Boeing Quietly Masterminds First Ever Corporate Blog Spinoff
Randy's blog from Boeing has long appeared in social media presentations as a wonderful example of how to do a corporate blog. I have talked about the example often and linked to it, and the way that Randy dealt with Airbus' exaggerated claims of the A320 being "7 inches wider than the Boeing 737" was one of the most brilliant uses of a blog for corporate response that I have ever seen to this day. Well, no good things last forever and Randy Baseler, the CMO at Boeing finally decided to retire after more than three decades with the company. Since he has started blogging, I would argue that Randy's Journal has become the most prominent vehicle for Boeing to communicate with customers, media and just about anyone. No corporate communications department is going to let an asset like that go away.
In a brilliant twist, or perhaps intentionally crafted this way, Randy B. handed over the keys to Randy's Journal to another Randy at Boeing: Randy Tinseth, VP of Marketing for Boeing Commercial Airplanes in Seattle (his bio jokes - "Being named “Randy” isn’t the only qualification necessary to be a Boeing blogger – but it doesn’t hurt!"). Aside from being able to keep the first name used in the blog title intact, the new blog is really no different from the old in terms of look and feel. One face has been substituted for another, but the intention seems very clearly to keep the blog running as if it's business as usual. The only sign of the recent handover on the blog is the sidebar link to "Randy Baseler's Archives" as a separate part of the blog. The visual posts and conversational style all are carried on by the new Randy.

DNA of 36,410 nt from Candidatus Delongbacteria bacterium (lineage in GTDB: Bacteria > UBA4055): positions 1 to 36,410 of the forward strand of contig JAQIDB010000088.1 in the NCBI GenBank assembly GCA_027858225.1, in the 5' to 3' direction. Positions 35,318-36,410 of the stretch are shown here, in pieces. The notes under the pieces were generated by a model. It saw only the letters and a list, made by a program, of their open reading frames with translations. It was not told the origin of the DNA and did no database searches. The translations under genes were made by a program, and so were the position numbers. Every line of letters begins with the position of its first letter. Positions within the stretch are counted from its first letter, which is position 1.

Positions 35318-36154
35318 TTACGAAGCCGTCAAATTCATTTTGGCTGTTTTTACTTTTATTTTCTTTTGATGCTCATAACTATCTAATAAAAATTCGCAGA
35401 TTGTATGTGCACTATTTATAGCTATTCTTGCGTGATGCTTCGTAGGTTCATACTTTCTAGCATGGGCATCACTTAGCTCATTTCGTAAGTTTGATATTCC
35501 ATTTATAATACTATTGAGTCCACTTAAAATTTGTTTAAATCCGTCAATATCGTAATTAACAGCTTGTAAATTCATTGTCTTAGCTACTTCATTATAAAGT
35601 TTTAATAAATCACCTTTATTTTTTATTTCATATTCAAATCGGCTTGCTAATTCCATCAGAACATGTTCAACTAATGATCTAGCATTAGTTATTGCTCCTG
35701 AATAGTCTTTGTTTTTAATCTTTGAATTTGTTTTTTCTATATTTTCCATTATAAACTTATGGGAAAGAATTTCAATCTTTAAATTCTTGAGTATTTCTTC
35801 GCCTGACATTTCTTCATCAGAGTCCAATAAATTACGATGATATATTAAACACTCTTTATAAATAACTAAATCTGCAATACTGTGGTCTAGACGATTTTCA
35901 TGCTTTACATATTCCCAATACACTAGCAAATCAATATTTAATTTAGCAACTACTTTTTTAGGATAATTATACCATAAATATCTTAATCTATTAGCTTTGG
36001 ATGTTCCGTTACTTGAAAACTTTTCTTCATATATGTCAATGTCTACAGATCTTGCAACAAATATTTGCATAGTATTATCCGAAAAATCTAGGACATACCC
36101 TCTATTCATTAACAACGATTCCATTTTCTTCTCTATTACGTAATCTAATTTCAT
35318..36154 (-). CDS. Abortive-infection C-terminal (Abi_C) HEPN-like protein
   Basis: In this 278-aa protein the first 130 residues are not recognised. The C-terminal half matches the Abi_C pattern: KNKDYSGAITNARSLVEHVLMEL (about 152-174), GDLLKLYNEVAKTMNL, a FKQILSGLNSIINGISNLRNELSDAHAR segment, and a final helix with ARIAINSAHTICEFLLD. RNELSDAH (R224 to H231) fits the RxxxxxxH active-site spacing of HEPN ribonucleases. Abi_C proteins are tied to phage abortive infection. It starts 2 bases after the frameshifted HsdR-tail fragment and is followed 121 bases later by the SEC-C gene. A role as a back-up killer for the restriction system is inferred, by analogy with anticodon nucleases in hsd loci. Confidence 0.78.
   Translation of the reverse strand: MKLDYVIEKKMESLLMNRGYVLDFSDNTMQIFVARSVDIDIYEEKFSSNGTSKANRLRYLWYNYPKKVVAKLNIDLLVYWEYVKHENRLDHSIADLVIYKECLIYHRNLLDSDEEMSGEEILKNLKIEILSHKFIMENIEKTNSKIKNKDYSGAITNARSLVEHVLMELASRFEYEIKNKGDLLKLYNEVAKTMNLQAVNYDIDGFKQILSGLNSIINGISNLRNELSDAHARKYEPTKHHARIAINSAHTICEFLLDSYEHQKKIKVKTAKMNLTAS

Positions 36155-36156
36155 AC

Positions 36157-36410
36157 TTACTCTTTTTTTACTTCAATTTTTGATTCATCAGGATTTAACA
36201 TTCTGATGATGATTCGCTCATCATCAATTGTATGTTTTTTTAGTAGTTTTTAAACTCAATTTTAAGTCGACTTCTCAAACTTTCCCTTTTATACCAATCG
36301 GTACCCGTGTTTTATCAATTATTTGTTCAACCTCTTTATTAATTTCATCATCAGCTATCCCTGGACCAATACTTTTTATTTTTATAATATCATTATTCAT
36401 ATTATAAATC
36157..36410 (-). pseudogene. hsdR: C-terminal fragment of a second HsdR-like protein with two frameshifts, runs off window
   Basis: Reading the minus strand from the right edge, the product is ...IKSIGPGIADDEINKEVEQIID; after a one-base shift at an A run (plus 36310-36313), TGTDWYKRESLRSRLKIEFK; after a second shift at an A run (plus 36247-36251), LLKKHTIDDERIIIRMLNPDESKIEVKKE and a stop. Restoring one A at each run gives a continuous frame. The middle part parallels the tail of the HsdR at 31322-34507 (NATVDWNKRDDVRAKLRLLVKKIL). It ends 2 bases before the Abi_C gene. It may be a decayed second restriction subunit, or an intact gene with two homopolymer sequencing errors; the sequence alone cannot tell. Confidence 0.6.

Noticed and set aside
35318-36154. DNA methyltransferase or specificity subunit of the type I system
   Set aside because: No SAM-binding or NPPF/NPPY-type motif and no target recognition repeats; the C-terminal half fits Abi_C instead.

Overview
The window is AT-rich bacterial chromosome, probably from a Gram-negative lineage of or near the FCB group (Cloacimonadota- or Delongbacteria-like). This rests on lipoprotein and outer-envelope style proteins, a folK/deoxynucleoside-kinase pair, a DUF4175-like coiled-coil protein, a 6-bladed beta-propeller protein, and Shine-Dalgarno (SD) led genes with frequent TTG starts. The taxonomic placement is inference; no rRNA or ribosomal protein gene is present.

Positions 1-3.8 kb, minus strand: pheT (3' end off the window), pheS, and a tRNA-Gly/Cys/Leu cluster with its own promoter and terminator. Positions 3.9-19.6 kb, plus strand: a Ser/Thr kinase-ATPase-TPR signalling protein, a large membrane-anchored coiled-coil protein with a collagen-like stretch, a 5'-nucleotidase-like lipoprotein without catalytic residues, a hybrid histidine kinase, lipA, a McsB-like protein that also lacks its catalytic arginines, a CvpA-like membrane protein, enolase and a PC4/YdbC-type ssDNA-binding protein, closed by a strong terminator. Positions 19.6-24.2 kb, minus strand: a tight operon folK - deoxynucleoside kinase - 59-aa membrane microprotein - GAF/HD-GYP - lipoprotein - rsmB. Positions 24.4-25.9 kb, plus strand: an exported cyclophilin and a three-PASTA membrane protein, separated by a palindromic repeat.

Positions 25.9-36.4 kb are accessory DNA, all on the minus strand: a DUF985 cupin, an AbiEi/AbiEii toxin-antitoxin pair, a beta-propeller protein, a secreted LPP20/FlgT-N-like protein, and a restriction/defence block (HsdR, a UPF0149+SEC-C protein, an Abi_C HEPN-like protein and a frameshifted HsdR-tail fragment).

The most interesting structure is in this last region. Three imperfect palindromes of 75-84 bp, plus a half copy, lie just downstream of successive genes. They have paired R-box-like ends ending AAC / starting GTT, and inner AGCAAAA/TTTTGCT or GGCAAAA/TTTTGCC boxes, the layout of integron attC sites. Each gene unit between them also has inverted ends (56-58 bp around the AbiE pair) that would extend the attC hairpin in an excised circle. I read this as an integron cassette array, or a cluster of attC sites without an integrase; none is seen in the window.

We have seen these strategies often as television shows run their course and spinoff into other programs. ER has been handed from actor to actor as cast members left. Grey's Anatomy is experimenting right now with a new spinoff of their own. Friends tried it unsuccessfully with "Joey." Yet this is the first time I can recall seeing a corporation trying the same feat (though I imagine they won't be the last). It's probably too early to tell, but my early assessment would be that it's been a very successful shift unlikely to lose the audience Randy's Journal has built up over the years. Just wait - in time this may become the definitive case study for other corporations dealing with the challenge of replacing retiring or defecting corporate bloggers without losing the credibility and voice they have spent months or years building. Although I imagine Ogilvy will probably have a tough time finding another marketing blogger named Rohit ...